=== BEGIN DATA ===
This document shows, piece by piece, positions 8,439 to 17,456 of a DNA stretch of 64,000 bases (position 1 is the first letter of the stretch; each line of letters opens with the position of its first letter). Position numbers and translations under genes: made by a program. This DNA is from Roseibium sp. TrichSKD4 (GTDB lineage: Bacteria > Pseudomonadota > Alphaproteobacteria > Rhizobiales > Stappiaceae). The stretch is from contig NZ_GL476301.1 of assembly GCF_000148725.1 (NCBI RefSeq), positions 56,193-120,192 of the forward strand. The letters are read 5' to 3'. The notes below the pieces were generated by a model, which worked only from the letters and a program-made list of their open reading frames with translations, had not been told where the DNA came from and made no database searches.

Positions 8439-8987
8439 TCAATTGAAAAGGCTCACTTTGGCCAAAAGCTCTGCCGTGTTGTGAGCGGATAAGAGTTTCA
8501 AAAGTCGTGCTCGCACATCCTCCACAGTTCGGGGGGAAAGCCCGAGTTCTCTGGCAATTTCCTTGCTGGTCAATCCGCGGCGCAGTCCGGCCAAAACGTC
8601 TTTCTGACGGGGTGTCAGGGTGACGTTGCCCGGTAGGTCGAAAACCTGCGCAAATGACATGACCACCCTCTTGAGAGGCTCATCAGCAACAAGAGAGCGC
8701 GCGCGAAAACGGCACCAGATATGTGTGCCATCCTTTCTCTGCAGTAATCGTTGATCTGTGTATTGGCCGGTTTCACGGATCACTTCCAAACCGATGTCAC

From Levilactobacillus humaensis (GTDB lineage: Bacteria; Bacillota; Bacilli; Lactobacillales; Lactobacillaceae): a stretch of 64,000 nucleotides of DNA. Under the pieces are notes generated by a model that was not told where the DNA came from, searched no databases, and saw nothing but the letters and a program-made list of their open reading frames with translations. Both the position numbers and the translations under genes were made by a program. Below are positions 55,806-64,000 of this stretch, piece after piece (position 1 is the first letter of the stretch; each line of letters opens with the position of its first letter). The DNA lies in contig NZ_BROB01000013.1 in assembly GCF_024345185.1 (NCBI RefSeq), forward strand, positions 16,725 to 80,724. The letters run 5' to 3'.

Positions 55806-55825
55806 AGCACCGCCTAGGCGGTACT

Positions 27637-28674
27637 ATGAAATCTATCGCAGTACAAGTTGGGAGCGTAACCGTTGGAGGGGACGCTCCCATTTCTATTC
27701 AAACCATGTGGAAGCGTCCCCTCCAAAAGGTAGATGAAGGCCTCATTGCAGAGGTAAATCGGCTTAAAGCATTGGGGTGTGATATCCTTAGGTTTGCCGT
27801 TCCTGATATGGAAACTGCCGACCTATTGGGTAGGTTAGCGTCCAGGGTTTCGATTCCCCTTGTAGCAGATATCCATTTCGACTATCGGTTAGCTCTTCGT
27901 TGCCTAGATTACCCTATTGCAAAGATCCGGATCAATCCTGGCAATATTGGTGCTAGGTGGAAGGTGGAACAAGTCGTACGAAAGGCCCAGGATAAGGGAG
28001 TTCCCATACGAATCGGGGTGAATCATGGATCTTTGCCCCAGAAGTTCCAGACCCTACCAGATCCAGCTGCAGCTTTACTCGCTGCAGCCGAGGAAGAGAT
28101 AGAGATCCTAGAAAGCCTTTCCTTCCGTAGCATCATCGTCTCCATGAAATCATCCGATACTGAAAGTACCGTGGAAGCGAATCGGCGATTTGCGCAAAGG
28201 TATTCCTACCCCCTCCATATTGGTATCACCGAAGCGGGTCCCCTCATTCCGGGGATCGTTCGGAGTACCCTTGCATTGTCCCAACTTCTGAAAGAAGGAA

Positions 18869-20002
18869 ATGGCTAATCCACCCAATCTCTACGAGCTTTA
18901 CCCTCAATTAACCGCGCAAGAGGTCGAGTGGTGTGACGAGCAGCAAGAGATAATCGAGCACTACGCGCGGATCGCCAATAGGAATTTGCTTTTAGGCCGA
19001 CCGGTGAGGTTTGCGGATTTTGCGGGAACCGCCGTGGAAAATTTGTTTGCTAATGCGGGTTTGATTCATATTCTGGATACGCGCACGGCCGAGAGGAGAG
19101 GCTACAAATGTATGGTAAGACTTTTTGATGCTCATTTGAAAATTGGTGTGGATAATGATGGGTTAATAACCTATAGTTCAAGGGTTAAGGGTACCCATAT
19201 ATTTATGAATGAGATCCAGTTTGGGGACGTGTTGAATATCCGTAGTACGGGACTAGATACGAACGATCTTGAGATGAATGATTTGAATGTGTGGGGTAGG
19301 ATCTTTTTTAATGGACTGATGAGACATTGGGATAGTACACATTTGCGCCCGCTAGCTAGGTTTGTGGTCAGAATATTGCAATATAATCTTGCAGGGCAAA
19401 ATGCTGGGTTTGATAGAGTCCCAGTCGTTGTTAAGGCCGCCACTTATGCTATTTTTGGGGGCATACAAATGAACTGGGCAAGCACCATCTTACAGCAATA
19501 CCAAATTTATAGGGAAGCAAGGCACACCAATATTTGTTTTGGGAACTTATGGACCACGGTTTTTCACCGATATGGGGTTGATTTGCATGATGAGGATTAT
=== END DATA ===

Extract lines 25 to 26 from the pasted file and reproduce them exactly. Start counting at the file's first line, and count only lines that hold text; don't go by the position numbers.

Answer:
19401 ATGCTGGGTTTGATAGAGTCCCAGTCGTTGTTAAGGCCGCCACTTATGCTATTTTTGGGGGCATACAAATGAACTGGGCAAGCACCATCTTACAGCAATA
19501 CCAAATTTATAGGGAAGCAAGGCACACCAATATTTGTTTTGGGAACTTATGGACCACGGTTTTTCACCGATATGGGGTTGATTTGCATGATGAGGATTAT